Wandering the nameless and grid-like streets of New York you feel like a particle trapped in some kind of computersystem. The streets being streams of data rushing relentlessly through the motherboard. On the way to midtown the houses become ever larger and you seem to be more and more irrelevant, a lost particle in a perfectly structured system. After some time you reach the square shaped central park which looks like the green chip on the motherboard. The last refuge of mother nature on the island of Manhattan gives you a break and you may reflect upon the differences to European cities. By comparison they seem more naturally grown, shaped by history and necessity with dwindling roads and overgrown parks, more human and less grid like. They are designed as well of course, but their artificiality seems to be hidden behind history, individuality and to be more human in size. But if the buildings seem to touch the sky and the roads are endless grids everything may be possible in the end and that’s the secret of the so called American dream: To escape the motherboard, to be more than a nameless particle, you need to find a way through the grid and climb the sky.
Monochrome photography shot in New York City end of April / beginning of May 2018.
Travelling to New York in April you notice that it’s still much colder there than in Europe. There was a major blizzard right before we arrived in 2018 (the last one in the season), and the mood in the city was rather grim. Though it’s not a bad time to visit the city as it was not as packed as I usually imagine it to be. There were some quiet moments to have, even in busy Manhattan. Time to look around and observe the last moments of winter right before the dawn of spring.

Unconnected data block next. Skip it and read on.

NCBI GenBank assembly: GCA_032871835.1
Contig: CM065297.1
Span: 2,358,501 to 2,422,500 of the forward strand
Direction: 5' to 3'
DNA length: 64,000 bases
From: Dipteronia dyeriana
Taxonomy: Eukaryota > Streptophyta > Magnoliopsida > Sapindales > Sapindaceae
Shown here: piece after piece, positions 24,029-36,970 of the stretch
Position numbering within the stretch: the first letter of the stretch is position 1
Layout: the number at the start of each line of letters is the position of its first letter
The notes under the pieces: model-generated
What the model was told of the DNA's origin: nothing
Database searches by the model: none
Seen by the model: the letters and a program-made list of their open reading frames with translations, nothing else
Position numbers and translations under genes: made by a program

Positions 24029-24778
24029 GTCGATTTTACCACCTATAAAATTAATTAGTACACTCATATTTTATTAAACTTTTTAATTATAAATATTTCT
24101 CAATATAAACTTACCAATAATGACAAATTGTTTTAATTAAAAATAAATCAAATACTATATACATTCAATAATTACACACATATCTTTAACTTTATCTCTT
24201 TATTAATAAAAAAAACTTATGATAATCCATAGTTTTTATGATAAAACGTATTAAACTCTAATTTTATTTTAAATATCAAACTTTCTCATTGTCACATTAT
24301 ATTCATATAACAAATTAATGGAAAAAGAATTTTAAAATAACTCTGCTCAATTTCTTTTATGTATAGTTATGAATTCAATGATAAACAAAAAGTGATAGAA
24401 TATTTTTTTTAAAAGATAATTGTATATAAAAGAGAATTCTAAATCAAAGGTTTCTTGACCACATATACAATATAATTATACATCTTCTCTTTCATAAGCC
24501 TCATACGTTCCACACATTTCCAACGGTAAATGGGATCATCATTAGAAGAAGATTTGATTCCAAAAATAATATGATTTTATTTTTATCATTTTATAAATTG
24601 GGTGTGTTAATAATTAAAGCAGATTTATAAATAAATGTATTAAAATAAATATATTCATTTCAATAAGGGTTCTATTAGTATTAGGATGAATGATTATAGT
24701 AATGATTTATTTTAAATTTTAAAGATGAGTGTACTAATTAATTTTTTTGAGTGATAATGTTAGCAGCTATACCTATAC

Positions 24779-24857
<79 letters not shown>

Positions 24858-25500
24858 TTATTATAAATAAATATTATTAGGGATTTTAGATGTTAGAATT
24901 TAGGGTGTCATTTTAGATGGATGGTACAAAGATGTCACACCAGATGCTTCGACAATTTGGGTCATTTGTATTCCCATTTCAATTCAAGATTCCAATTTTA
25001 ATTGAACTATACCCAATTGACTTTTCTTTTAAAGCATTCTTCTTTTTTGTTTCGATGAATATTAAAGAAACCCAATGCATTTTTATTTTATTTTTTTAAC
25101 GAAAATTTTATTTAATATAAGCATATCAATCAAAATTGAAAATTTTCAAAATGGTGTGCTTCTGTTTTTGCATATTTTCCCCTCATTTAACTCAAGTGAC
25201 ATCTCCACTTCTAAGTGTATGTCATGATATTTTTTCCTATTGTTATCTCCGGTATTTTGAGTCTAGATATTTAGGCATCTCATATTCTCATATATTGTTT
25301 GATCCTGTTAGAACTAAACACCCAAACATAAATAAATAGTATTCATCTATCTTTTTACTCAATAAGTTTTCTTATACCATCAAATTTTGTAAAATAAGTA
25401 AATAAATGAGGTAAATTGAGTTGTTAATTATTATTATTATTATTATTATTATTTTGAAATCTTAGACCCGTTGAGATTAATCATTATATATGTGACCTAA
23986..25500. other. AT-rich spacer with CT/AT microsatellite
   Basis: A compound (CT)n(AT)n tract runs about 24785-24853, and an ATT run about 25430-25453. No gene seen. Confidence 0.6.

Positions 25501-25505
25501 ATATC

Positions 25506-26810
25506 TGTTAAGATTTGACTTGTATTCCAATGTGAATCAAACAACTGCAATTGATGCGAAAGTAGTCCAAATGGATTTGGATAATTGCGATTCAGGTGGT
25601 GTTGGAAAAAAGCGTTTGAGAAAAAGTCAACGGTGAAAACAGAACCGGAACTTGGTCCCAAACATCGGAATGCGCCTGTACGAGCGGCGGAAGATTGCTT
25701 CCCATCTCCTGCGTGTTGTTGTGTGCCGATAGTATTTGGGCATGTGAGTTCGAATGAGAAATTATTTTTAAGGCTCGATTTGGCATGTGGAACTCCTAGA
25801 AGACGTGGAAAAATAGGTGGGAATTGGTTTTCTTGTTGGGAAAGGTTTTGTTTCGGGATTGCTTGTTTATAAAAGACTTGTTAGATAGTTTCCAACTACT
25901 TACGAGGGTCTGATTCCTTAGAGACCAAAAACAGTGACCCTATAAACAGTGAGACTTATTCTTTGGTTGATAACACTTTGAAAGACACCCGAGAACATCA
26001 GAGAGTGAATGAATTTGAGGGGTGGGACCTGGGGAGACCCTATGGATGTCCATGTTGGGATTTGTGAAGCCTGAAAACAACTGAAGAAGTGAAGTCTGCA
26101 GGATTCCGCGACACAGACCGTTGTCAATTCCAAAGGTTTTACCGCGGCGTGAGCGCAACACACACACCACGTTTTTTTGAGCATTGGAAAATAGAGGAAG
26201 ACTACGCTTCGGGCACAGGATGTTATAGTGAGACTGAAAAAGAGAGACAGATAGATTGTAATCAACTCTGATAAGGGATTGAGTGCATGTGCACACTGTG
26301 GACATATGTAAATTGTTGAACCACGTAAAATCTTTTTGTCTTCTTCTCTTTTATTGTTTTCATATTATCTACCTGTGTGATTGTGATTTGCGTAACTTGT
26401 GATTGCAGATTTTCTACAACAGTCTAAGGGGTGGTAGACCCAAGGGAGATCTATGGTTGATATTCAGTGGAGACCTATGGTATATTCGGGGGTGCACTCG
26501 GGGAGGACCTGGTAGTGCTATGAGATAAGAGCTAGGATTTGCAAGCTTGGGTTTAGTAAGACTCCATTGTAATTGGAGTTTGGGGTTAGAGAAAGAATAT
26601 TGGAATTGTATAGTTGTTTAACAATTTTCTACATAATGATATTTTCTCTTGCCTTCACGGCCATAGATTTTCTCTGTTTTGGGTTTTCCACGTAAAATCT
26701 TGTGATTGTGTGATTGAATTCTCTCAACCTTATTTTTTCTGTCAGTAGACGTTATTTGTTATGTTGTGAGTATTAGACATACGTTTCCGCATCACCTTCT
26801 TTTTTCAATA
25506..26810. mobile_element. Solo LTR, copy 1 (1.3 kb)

Being in Washington D.C. in 2018 you feel the turmoil on the streets. There are lively discussions between strangers about the country and it’s future. Very often between tourists from within America, many of them from conservative states, and mostly liberal and black locals. It’s a political town and one that tries to encapsulate the rich American history within walking distance. It feels like an open air museum sometimes, but there are different parts of the city of course. Like the American society itself DC is hard to grapple and can mean different things to different people. The city is interesting for sure and worth a visit.
In 2015 I put up a series about Portuguese tile art on this website. The article is still one of the most clicked on here. A couple of years later I want to start the year with coming back to the topic and showing more of these magnificent Azulejos, as they are called. This time around though they are not as clean and shiny, they are more washed out, sprayed, beaten and even rusty. They tell stories of everyday life in Portugal, how nature blends in with them and how street artists use them as canvas.